Accidents Waiting to Happen
5 Ways to Protect Yourself – and Your Loved Ones – from Potentially Dangerous Falls
By Daphne S. Withrow, Esq., RN
With its aging infrastructure, poor lighting and growing elderly population, Charleston, S.C. is a “perfect storm” for slip and fall accidents to occur on public, commercial and government properties.
The Centers for Disease Control and Prevention (CDC) reports that three million elderly Americans are treated in emergency room facilities annually for fall-related injuries, ranging from broken wrists and hip fractures to traumatic brain injuries. Slippery sidewalks, dimly lit stairwells, exposed tree roots and unsteady soil can result in potentially dangerous falls.
A single slip and fall accident can drastically change the course of your life and greatly impact the lives of your immediate family members, both financially and emotionally. Studies have shown that elderly patients over the age of 65 who are hospitalized for hip fractures can lose their independence, resulting in costly nursing home and assisted living expenses.
Here are five ways you can help prevent your loved one from experiencing a slip and fall accident:
1. Stay active. According to the National Council on Aging (NCAA), seniors often think if they are less active, they’re putting themselves at a lower risk of falling, when the opposite is, in fact, true. Less physical activity results in decreased strength, balance and coordination which can make you more vulnerable to a devastating fall.
The CDC recommends activities like Tai Chi for seniors looking to improve their strength and balance. In addition, working one-on-one with a physical therapist could be extremely beneficial to help prevent falls. Physical therapists can help patients get accustomed to moving with a walker or cane, which must be sized to fit the patient and their unique needs.
2. Use a flashlight at night. Seniors often struggle with cataracts and other vision issues that can make night vision more challenging. As a result, conditions can become more hazardous for any over the age of 60 in low-light conditions. It’s especially important to be aware of your surroundings at night.
Whether you’re walking your dog at night or just grabbing something from your car’s glove box after dark, always use a flashlight to make sure you see any unsafe conditions or obstacles that might be in your path. Remember that most smart phones have a built-in flashlight that can be used in a pinch when you don’t have a conventional flashlight handy.
3. Wear shoes with traction and good support. High-traction footwear is critical when it comes to staying safe from falls, whether you’re walking across a busy parking lot or strolling down a quiet sidewalk in your neighborhood.
Shoes can play a major role in supporting your body’s balance as well as its alignment.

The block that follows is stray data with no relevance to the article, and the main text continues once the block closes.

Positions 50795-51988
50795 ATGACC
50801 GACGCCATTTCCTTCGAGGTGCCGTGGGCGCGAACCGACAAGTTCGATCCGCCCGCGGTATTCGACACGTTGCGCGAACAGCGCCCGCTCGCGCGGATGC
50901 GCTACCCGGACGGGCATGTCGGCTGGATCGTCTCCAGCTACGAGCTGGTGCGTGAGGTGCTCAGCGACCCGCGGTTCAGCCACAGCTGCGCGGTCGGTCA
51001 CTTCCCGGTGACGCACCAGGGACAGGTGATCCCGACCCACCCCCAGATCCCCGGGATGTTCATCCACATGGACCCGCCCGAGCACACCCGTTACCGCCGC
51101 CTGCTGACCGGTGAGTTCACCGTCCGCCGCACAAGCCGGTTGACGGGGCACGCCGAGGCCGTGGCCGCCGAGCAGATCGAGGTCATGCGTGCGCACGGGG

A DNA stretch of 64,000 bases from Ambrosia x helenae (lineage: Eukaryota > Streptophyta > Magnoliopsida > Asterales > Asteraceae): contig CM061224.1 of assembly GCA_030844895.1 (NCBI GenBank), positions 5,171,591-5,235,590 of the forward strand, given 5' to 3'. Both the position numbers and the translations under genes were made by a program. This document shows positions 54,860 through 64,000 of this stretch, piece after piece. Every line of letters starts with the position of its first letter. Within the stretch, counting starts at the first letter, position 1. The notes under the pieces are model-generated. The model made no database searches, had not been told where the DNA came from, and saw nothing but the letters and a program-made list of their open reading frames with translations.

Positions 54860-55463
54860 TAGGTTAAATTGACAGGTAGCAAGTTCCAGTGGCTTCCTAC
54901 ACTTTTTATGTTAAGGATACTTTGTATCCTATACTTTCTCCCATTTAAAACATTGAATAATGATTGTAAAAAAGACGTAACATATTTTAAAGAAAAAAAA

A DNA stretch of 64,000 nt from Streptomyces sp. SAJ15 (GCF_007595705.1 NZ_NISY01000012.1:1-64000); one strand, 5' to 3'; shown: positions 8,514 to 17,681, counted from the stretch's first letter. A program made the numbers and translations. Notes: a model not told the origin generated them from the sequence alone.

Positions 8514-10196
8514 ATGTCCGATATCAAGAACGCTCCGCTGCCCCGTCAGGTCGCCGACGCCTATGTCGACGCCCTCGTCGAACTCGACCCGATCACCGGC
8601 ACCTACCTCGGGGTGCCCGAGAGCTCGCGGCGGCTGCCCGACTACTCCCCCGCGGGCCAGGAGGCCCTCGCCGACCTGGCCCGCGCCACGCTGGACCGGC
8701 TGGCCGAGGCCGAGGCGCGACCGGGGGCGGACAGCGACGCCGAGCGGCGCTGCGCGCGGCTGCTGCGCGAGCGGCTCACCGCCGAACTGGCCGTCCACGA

Look for footwear with deeper treads and soles that can grip uneven surfaces. In addition, try shoes that offer arch support and have a slightly deeper heel well to provide additional stability.
4. Evaluate your prescription medications. Encourage your doctor to review your prescriptions to determine if there are any drugs that may cause episodes of dizziness or drowsiness, both of which can contribute to a fall. For this reason, seniors are instructed to beware of sleeping aids or over-the-counter night-time medications.
With Medicare, retired individuals are given the benefit of an annual wellness visit. This is a perfect opportunity to address any adverse side effects with your doctor, adjust medications or dosage instructions while getting an overall health report.
5. Get your vision checked. Your vision is an important part of your overall health. Poor vision or out-of-date corrective lenses can cause older individuals to miss the edges of rugs, steps or uneven flooring.
Seniors should have their eyes checked annually and avoid transition lenses that transform from sunglasses to eyeglasses. The delay in the lenses changing from dark to light when conditions change can be dangerous.
Like most of us, seniors often do not want to talk about their fears, especially their fear of falling, because they think it will impact their mobility or limit their independence. As an attorney and registered nurse, I understand how difficult it can be for aging adults to share their concerns with their grown children.
Once these worries are known, families can work together to create an actionable plan or take a series of preventive measures. This could be as simple as always having a flashlight on hand for after-dark outings or making it a habit to hold onto handrails when they are provided.
Despite these precautions, falls can still happen and at no fault of your own. If you or a loved one have been the victim of a slip and fall, contact an experienced personal injury attorney who can represent you and help secure compensation for your injuries.